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How Dave & Buster’s is shaking up its labor model

The eatertainment chain is investing $5 million in recruitment and retention efforts and is using tech to take over some hands-on services.
Dave & Buster's
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Dave & Buster’s is earmarking $5 million this year for recruitment and retention efforts during a historically challenging labor market, while also using technology to take over some operations once handled by employees.

Pre-pandemic, the 141-unit eatertainment chain had about 14,000 employees. It currently has nearly 12,000 workers as it ramps up to full re-opening as the pandemic eases around the country.

The $5 million will be used for hiring programs and retention incentives, COO Margo Manning told analysts during a call to release Q1 earnings Thursday.

“This is a significant investment that has been thoughtfully placed to help us attract the talent that we need to capitalize on the upcoming summer season,” Manning said.

Dave & Buster’s also revealed it is “evolving” its service model to include more tablets and a mobile web platform that allows for contactless ordering and payment in its restaurants, she said.

That model is currently in more than 50% of the chain’s locations, with plans to have it deployed systemwide by July.

“The stores operating on this platform have been able to expand the size of server sections and reduce staffing levels to be more efficient,” Manning said.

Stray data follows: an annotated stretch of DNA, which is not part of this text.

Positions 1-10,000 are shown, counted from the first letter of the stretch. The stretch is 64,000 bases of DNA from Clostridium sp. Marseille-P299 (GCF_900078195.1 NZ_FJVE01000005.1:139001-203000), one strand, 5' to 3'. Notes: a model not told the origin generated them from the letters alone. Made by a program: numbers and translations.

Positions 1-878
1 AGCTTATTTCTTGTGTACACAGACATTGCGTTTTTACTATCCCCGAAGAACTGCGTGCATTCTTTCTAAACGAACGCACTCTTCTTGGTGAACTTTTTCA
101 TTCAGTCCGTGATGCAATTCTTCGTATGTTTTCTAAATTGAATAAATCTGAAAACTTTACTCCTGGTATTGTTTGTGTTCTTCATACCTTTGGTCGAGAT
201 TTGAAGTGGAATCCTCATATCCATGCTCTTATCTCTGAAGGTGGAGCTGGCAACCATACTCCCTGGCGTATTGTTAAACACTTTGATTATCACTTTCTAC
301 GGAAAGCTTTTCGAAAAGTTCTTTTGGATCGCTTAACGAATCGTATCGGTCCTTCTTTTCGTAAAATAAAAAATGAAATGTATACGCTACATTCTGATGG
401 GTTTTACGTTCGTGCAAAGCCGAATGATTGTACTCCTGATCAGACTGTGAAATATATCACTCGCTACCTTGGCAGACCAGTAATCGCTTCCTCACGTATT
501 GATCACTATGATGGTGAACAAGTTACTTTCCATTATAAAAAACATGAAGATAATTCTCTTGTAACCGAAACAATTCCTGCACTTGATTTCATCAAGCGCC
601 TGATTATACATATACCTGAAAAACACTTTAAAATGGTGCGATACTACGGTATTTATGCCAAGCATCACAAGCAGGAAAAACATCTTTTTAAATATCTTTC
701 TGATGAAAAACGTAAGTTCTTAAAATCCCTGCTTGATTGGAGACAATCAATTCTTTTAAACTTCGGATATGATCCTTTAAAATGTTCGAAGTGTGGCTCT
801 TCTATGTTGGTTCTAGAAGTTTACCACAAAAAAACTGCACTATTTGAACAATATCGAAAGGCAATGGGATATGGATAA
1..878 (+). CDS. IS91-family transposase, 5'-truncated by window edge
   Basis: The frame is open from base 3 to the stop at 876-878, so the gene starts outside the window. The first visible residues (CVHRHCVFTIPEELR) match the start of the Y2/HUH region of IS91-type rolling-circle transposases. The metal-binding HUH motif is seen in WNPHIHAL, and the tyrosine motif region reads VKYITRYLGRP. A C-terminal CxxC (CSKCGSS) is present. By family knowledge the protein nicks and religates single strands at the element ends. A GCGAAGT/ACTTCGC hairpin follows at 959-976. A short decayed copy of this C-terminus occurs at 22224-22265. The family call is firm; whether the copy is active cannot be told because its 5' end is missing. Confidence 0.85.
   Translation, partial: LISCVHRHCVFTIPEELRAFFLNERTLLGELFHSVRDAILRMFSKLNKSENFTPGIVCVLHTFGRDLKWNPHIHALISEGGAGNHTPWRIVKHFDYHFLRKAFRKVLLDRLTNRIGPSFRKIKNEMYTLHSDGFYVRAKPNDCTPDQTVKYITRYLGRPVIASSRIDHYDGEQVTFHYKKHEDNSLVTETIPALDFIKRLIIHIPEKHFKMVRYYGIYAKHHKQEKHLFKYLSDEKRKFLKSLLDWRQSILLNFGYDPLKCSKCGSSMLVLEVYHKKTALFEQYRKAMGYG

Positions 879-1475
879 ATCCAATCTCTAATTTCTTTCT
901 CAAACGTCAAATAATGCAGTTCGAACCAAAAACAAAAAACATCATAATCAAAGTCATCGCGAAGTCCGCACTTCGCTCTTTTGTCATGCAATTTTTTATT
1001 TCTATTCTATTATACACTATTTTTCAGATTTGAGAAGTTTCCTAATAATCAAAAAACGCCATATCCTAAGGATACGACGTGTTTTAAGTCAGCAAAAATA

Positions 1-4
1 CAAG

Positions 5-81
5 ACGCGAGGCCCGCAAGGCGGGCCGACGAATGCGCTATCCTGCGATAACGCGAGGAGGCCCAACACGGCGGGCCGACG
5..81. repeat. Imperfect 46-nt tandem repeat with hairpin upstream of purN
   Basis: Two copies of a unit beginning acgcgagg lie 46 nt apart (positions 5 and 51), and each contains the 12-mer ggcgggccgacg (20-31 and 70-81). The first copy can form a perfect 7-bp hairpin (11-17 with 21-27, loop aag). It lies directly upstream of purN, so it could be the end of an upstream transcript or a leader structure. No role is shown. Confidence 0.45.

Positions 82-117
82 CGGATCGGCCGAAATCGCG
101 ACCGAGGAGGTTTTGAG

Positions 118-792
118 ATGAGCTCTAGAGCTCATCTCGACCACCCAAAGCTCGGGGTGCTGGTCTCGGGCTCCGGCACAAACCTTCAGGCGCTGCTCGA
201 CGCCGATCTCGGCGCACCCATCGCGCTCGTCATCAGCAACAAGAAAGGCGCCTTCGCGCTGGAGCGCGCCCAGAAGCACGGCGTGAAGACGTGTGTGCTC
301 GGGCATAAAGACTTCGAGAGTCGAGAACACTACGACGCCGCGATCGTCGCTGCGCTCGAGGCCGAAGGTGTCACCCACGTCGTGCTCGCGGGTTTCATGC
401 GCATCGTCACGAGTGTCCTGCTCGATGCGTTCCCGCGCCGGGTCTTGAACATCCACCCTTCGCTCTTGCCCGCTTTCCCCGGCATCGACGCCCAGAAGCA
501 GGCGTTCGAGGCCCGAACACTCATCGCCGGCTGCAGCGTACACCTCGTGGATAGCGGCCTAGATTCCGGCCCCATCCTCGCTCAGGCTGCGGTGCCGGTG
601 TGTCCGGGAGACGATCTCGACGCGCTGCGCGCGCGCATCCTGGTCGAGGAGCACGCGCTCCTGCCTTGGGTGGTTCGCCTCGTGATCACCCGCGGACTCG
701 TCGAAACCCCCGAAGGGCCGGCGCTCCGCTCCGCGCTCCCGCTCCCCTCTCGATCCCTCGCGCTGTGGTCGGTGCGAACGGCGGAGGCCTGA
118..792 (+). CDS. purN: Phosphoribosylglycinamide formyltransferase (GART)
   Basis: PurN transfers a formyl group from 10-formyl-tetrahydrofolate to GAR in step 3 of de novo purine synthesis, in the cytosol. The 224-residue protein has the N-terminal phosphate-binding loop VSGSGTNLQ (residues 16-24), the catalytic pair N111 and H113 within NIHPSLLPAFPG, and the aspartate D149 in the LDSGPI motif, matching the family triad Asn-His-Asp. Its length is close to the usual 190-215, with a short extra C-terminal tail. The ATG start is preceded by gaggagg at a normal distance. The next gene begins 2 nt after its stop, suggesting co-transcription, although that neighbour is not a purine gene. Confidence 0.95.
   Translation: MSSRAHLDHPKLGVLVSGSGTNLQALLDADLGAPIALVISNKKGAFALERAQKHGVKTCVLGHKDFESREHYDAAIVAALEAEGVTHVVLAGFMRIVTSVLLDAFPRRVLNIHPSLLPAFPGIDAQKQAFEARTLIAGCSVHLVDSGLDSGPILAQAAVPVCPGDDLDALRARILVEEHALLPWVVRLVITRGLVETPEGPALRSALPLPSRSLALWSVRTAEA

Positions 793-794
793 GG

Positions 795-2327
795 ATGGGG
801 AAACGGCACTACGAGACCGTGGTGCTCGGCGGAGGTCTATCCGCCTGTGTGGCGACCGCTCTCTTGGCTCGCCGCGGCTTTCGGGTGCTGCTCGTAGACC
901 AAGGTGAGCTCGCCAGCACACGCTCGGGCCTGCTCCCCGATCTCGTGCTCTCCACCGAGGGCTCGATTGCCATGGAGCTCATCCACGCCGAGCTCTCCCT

Two stores, one in Dallas and one in Times Square in New York City , are testing phone-based ordering inside the restaurants.

“This is a pretty transformative change in terms of how we’re thinking about using technology to really transform the service model,” CEO Brian Jenkins told analysts. “We’re talking about really moving the transaction piece, so the experience [shifts] over to the technology and the roles are being rewritten … It’s been a lot of work and it’s evolving. I think it could be very transformative for our brand.”

Dave & Buster’s labor costs are currently increasing because of having to pay overtime due to understaffed locations, CFO Scott Bowman said. Bowman said he expects that to moderate as the year goes on as “unemployment benefits start to go away in early September.”

“In the meantime, we’ll continue to augment with some overtime, but also with the technology that we’ve talked about with the tablets and service model, that’s definitely helping us as well as fewer operating hours for the time being,” he said.

Dave & Buster’s released its earnings Thursday for the quarter ended May 2. The chain said it had reopened 138 of its stores. It reported total Q1 revenue of about $263.3 million, about $100 million less than it took in  during the same period in 2019.




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